Restless by William Boyd

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The Independent Culture

William Boyd's reputation, won over a career spanning eight novels before this latest, is that of English fiction's master story-teller. Not for Boyd the high linguistic technique of Martin Amis or the elegiac understatement of Ishiguro; he is known, instead, as a maker of richly imagined, and, yes, good, old-fashioned stories. A generator, above all else, of narrative energy.

Previous novels - Any Human Heart, The New Confessions - attest, also, to Boyd's particular concern for the shape and texture of a whole life. Both watermarks of his style are present in Restless. It's the story of Sally Gilmartin, a mild-mannered Oxfordshire widow who, in the hot summer of 1976 reveals her true identity to her daughter; Sally is really Eva Delectorskaya, a Russian émigrée and former WWII spy. This is a novel about our pasts, and the way they never really leave us. A gripping, well-paced narrative is occasionally shaken by bad writing; but that sporadic failure is overcome by the considerable force of Boyd's narrative imagination.

We join Ruth, an Oxford postgraduate and single mother, as she arrives at her mother's house to find Sally Gilmartin surveying the horizon with binoculars. Soon, Sally has pressed a sheaf of typed papers on her daughter. The narrative alternates between Ruth and the incredible story her mother has written; we learn how Sally, real name Eva, left her Russian immigrant family in Paris for dangerous work at the British Security Coordination (BSC) in WWII Belgium and USA. Meanwhile, back in 1976, Ruth ponders this strange revelation and, via her son Jochen's absent father, plays host to German leftist terrorists.

In Ruth and Eva, Boyd has persuasive material; both women are outwardly cynical yet inwardly rent by self-examination, in a way we instantly recognise as truthful. The supporting cast here, though, can seem sketchily drawn. Even the depiction of key figure Lucas Romer, the suave British agent, "swarthy, with dense eyebrows, uncurved", who schools Eva in spycraft, tests Boyd's ability to bring a character to life with a few deft strokes.

Nevertheless, his story circles intelligently around fascinating themes. When a woman can be erased and re-made as Eva is, what relation, if any, do our past selves have to our present? This is a novel made, insistently, from interpretations of individual pasts - Eva on herself, Ruth on Eva - and eminently skilful in its depiction of the way that all human pasts manage a strange trick: to be fixed and always out of reach, yet at the same time, somehow, always with us, and always changing. That comes in the context of Boyd's thoroughly researched depiction of the historically real BSC; we see Eva, in Ostend and New York, join their covert propaganda effort to persuade the USA to enter the war. Research, though, is sometimes rather heavily deployed; Eva casually remembers a friend is leaving, "for London, Electra House, the GC&CS's interception station in the basement of Cable & Wireless's Embankment office".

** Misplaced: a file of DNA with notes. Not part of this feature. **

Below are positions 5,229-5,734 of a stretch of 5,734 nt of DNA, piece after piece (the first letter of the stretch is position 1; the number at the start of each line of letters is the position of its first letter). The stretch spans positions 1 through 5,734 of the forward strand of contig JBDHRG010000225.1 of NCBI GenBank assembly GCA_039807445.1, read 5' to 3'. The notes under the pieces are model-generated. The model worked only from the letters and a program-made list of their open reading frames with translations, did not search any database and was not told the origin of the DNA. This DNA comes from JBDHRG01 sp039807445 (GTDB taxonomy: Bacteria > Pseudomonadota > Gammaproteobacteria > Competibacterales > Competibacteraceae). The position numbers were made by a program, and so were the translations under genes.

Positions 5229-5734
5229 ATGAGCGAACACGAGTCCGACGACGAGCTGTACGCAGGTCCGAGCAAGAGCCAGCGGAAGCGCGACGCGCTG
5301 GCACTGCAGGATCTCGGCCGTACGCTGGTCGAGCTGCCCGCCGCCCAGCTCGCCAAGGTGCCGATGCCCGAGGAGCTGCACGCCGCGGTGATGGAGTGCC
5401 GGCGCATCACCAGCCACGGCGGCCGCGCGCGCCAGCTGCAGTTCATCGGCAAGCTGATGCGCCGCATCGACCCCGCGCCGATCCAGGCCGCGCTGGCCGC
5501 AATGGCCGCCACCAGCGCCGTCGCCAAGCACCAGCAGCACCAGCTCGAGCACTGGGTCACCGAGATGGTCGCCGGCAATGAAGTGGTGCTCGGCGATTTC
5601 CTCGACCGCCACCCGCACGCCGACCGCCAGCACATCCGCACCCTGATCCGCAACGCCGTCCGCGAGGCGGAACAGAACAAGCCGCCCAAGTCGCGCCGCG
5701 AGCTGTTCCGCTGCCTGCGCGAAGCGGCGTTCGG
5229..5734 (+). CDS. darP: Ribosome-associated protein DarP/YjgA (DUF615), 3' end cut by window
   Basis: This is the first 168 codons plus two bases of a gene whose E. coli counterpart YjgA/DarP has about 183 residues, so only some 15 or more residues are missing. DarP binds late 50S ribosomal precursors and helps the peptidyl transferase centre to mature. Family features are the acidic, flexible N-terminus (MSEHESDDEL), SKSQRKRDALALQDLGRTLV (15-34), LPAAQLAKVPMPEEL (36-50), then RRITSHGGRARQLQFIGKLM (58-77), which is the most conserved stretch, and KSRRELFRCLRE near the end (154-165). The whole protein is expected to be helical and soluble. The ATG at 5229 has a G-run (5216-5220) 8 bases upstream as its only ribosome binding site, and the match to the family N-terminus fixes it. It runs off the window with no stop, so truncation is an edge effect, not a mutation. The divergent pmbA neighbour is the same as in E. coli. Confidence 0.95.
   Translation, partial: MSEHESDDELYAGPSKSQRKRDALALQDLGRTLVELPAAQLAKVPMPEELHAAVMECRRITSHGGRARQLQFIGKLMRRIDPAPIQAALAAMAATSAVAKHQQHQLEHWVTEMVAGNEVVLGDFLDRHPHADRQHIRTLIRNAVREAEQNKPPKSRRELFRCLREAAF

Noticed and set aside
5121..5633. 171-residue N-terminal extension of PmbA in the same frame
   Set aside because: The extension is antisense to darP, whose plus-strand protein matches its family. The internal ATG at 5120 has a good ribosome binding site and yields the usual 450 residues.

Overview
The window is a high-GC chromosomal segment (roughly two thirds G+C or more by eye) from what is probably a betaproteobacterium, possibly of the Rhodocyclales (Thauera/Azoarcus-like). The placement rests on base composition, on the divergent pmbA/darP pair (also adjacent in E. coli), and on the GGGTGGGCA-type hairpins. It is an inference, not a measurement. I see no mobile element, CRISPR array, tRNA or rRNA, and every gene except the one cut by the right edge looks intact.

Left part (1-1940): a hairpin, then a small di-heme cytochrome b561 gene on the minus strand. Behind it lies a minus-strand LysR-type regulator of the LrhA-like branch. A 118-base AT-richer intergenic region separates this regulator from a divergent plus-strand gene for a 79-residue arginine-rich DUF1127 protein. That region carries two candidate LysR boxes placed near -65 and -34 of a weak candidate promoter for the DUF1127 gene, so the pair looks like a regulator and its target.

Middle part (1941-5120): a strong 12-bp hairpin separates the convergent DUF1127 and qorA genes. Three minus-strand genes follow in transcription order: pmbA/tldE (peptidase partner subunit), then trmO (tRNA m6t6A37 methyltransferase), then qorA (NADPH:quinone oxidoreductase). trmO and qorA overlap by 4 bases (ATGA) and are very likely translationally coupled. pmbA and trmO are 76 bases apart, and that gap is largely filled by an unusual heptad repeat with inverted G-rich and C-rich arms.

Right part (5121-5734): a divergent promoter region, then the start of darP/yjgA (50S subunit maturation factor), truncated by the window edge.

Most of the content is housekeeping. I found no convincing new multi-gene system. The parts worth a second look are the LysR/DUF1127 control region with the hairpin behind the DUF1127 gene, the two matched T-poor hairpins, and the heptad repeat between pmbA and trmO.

These are lapses in style, and they extend, also, into Eva and Ruth's interior voices. Boyd makes occasional resort to formulaic constructions: "There was something very odd happening here, I told myself," says Ruth when she first notices her mother's strange behaviour; and later: "Life is very strange, I told myself, you can never be sure of anything." This is laziness from a writer capable of local, as well as global, brilliance. Take Ruth's recollection, for example, of her dying father's mania for turning out lightbulbs, a detail which is Chekhovian in its strange, unsolvable truth.

It's the interest, and insight, of Boyd's overarching story that overwhelms those small complaints. As we learn of the frightening and revelatory end to Eva's career, the two halves of this narrative converge in 1976, and Ruth and Eva together seek closure on the latter's war. It's a final few pages both page-turning and deft, leaving us with a moving feeling that it is our histories, and our ever-changing, private interpretations of them, that render us ultimately unknowable. Restless is that rare thing: a spy thriller from a first-rate narrative intelligence.

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